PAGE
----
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The Ecstasy of Rita Joe

The Ecstasy of Rita Joe
Kevin Loring, August Schellenberg & Lisa C. Ravensbergen in The Ecstasy of Rita Joe. A Western Canada Theatre & Canada's National Arts Centre co-production - Photo by Barbara Zimonick.

 Drama in two acts by George Ryga, premiered at the Vancouver Playhouse, November 23, 1967, directed by George Bloomfield, set and lighting designed by Charles Evans, costumes designed by Margaret Ryan, featured Frances Hyland, August Schellenberg, Chief Dan George, Henry Ramer, Walter Marsh, Robert Clothier, Patricia Gage, Rae Brown, Claudine Melgrave, Bill Clarkson, Merv Campone, Alex Bruhanski, Jack Leaf, Jack Buttrey, Leonard George, Robert Hall, Frank Lewis, Paul Stanley, Willy Dunn and Ann Mortifee as the Singer. This production opened the studio theatre of the National Arts Centre in 1969, and played in Washington, DC, in May, 1973, with George and Hyland. It has subsequently been produced by Alberta Theatre Projects in 1976; by Citadel Theatre in 1979, with Susan Andre and John Hamelin as the lovers, Tanya Ryga, the playwright's daughter, as "The Singer", and Margo Kane as Eileen Joe; by Prairie Theatre Exchange in 1981, with Tom Jackson as Jaimie Paul and Margo Kane as Rita Joe, and an all-Indigenous cast; and by Western Canada Theatre Company in 2009 (dir. Yvette Nolan), with August Schellenberg as David Joe, Lisa Ravensbergen as Rita Joe, Kevin Loring as Jaimie Paul, and Layne Coleman as the Magistrate.

The play was published by Talonbooks in 1970, and anthologized in Modern Canadian Plays Vol 1 (ed Jerry Wasserman) in 1985. It was translated into French by Gratien Gélinas and presented at the Comédie-Canadienne. It was adapted as a ballet by the Royal Winnipeg Ballet in 1971. In 2007, it was produced at the Maple Leaf Theatre, Tokyo in a translation by Toyoshi Yoshihara.

Although Indigenous and critical responses have varied since its first production, the play is seminal in the history of modern Canadian drama. The Ecstasy of Rita Joe recounts the story of a young Indigenous woman who comes to the city to find freedom from the limitations of reserve life, only to experience racism, marginalization, and finally rape and murder. This contemporary tragedy condemns the brutality of a system that limits, rejects, or sentences Indigenous people to lives of social and spiritual poverty, that takes away their pride, their traditions and their language. The death of Rita Joe comes as a consequence of the imposition of a colonizing power on Indigenous peoples.

The story is told in songs, montages and disconnected scenes -- in a stream-of-consciousness style which collapses past and present, as Rita Joe recalls her youth on the reserve during her arraignment in court on charges of prostitution. Events and characters are presented from her point of view, as the salient moments of her life are replayed just before her moment of death. Her "ecstasy" is an ironic allusion to the euphoric state of enlightenment experienced by a Christian martyr before her reunion with God.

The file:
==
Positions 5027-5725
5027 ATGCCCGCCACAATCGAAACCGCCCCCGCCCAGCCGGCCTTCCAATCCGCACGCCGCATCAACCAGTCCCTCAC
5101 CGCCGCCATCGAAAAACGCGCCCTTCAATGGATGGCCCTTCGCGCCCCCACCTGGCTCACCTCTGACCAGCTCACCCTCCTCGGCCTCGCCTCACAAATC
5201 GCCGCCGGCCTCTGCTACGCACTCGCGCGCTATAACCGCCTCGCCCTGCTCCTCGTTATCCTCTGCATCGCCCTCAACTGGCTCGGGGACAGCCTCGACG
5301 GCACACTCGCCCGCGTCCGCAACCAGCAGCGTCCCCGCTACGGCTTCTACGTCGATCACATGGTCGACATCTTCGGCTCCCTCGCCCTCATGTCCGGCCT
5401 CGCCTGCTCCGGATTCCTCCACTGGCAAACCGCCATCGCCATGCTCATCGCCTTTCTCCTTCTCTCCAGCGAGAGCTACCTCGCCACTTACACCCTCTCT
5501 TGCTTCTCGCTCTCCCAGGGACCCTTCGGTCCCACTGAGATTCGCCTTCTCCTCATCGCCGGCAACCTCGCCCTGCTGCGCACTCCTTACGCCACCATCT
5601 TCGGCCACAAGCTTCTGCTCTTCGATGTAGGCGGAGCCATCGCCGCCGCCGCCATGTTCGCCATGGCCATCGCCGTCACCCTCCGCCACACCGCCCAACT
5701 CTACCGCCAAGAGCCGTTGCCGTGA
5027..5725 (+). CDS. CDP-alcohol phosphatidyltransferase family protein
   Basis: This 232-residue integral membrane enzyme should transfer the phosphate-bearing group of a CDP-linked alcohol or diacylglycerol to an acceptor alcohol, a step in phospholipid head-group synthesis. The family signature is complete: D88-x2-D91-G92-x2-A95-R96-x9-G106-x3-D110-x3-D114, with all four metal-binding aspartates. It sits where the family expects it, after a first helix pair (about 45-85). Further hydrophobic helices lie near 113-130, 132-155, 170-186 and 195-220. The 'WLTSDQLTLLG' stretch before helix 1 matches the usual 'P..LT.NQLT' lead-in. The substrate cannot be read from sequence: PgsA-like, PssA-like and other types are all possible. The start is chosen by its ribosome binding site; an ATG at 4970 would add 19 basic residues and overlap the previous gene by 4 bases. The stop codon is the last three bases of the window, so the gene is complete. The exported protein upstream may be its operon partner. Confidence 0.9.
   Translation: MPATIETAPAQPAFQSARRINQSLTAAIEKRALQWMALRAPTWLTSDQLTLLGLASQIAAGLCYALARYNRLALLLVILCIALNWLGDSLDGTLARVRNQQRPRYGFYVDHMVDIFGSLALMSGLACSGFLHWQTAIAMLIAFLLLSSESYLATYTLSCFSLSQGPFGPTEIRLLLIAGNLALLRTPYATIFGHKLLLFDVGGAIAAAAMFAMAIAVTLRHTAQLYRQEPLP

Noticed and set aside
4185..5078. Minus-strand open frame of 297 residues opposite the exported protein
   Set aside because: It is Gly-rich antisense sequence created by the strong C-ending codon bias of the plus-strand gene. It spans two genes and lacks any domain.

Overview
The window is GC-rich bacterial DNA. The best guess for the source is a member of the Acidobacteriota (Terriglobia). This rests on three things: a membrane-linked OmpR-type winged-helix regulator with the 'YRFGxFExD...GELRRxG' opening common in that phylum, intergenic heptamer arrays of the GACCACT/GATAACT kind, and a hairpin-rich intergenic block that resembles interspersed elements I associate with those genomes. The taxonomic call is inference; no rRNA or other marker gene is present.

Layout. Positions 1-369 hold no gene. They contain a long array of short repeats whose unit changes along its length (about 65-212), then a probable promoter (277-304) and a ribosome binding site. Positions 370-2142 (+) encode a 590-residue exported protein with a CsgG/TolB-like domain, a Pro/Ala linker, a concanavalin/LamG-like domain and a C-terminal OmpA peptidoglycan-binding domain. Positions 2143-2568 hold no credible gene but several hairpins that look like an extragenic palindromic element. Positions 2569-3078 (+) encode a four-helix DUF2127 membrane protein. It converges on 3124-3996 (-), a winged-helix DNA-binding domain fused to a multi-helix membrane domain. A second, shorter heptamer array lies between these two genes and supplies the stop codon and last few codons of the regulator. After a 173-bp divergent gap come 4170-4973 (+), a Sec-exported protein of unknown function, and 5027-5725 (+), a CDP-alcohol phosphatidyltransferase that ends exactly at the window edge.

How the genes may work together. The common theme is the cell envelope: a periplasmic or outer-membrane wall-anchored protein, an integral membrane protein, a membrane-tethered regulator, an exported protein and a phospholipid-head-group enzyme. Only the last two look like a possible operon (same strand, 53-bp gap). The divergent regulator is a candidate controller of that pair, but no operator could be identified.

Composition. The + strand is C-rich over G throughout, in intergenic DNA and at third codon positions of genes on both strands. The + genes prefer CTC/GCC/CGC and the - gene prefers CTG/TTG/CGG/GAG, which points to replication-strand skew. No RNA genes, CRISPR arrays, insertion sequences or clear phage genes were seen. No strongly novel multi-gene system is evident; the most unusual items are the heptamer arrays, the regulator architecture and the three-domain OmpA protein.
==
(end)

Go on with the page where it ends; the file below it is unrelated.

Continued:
Ryga effects this collapsing of time through the set design -- a circular ramp that encloses the present, with a cyclorama to evoke the past. Lighting effects isolate characters and cast shadows of prison bars across Rita Joe as she sleeps, creating a mood of fear and claustrophobia. This "expressionist" style and form projects the state of mind of the protagonist, externalizing feelings through action and image. Ryga portrays the helplessness of the individual in the face of large social and political forces. The structural metaphor of The Ecstasy of Rita Joe is that of the trial -- of Rita Joe, but more significantly, of the audience.

The characters, particularly the white antagonists, tend to be stereotypes representing large, impersonal forces -- the law, the church, white "do-gooders." The portrait of Rita Joe is more complex: she is insecure and defiant, caught between two cultures.

The critics were virtually unanimous on two counts: the work's structural challenges; the work's odd power. Jack Richards of the Vancouver Sun echoed many other writers with, "I don't know if it is a great play. But if the role of the stage is to communicate...Ryga and...Bloomfield have accomplished their purpose." On the revival in 1976, Jamie Portman of the Vancouver Province wrote, "Yet...the play still worked. Rita Joe was a landmark in more ways than one. It was - and remains - a play for all seasons and for all peoples." However, Indigenous playwright Kenneth T. Williams has called it a white tourist play, "poverty porn", which is "just as destructive as the forces of colonization Ryga decries in his play" (quoted from Day, 23). More recently, it has been regarded by director Yvette Nolan as just as current and powerful as when it was first produced. It has reached international audiences, and was the first Canadian play produced in China -- at the Shanghai Theatre Academy.

Readings: James Hoffman. The Ecstasy of Resistance: A Biography of George Ryga. Toronto: ECW Press, 1995.

Moira Day. "Ryga, Miss Donohue, and Me: Forty Years of The Ecstasy of Rita Joe in the University," Theatre Research in Canada 38:1 (2017) 11-30.

Commentary by Gaetan Charlebois and Anne Nothof

Last updated 2020-06-12